The general aggression model: Theoretical extensions to violence

C. Nathan Dewall, Craig A. Anderson, Brad J. Bushman

Research output: Contribution to journalArticlepeer-review

341 Scopus citations


This article discusses the General Aggression Model (GAM), which provides a comprehensive and integrative social-cognitive framework for understanding aggression and violence. After providing a brief description of the basic components of GAM, we discuss how it can be used to better understand 4 topics related to phenomena that occur primarily outside the laboratory and apply to a broad range of people. Specifically, we apply GAM to better understand intimate partner violence, intergroup violence, global climate change effects on violence, and suicide. We also explain how the tenets of GAM can be used to inform interventions aimed at reducing these forms of violence. Finally, we show how GAM can explain why people do not behave violently, such as in societies where violence is exceedingly rare. Applying GAM to violent behavior that occurs outside the laboratory adds to its explanatory power and enhances the external validity of its predictions. Because the 4 topics apply to such a broad range of people, GAM may have broader influence in fostering understanding of aggression in these domains. By increasing our understanding of the causes of violent behavior, GAM may help reduce it.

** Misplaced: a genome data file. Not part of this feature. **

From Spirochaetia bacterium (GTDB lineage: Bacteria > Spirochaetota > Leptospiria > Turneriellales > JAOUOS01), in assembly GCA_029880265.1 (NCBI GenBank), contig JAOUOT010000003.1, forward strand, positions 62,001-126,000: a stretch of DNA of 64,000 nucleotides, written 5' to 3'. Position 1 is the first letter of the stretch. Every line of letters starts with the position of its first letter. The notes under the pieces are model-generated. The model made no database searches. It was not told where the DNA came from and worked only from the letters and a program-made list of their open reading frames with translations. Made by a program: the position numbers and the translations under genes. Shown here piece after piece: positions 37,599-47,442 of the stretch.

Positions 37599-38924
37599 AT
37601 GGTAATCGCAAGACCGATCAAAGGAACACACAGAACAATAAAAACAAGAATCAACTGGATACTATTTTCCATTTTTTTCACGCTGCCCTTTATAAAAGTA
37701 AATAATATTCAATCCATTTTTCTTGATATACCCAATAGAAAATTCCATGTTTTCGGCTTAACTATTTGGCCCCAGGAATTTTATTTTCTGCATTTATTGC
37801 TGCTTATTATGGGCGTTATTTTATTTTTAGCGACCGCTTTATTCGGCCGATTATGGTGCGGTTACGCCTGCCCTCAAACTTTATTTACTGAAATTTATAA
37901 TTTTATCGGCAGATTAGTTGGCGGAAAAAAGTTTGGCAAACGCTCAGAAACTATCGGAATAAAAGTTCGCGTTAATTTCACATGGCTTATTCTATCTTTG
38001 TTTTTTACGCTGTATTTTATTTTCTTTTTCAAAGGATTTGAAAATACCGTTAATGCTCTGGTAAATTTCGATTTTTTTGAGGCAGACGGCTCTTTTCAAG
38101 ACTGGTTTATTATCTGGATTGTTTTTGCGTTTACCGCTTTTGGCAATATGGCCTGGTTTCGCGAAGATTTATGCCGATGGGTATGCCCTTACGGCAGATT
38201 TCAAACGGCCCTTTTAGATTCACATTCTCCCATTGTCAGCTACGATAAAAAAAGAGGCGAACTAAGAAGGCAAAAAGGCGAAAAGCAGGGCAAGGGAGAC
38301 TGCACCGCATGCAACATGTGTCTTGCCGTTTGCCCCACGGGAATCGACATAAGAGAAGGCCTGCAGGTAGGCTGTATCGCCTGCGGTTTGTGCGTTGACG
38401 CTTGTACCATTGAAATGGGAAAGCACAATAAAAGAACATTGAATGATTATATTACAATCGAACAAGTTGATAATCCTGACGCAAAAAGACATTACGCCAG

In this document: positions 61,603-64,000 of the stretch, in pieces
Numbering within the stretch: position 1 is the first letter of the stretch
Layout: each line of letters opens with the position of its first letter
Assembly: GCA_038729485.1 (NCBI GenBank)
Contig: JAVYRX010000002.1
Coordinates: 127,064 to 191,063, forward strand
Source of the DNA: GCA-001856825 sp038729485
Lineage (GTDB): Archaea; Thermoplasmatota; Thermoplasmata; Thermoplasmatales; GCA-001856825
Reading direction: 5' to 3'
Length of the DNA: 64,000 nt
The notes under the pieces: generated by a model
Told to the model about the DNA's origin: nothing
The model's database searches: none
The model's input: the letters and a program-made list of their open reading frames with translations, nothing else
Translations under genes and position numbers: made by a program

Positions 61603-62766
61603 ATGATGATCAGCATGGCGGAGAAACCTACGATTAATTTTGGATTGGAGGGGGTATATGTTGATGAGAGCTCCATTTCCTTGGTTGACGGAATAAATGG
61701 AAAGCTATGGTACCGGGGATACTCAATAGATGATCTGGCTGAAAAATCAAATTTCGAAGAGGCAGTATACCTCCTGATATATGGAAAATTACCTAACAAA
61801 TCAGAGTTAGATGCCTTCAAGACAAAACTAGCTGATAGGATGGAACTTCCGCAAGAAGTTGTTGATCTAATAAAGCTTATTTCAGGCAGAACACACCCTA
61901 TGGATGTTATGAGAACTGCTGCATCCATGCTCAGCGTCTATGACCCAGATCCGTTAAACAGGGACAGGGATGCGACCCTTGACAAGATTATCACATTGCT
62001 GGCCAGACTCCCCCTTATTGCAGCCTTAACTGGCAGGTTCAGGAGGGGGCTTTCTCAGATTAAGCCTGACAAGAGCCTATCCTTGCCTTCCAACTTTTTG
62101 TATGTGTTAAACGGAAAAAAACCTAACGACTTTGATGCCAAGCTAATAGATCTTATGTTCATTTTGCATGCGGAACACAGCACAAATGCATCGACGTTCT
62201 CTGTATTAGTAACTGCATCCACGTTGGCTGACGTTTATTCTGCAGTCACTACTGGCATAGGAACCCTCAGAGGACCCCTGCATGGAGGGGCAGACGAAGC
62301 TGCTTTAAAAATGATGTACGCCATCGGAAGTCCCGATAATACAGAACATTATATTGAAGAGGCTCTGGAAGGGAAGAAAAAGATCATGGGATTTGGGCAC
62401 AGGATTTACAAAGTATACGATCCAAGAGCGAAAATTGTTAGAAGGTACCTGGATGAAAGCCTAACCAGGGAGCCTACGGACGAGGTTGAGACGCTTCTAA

Original languageEnglish
Pages (from-to)245-258
Number of pages14
JournalPsychology of Violence
Issue number3
StatePublished - Jul 2011


  • General Aggression Model
  • climate change
  • intergroup violence
  • intimate partner violence
  • suicide

ASJC Scopus subject areas

  • Social Psychology
  • Health(social science)
  • Applied Psychology


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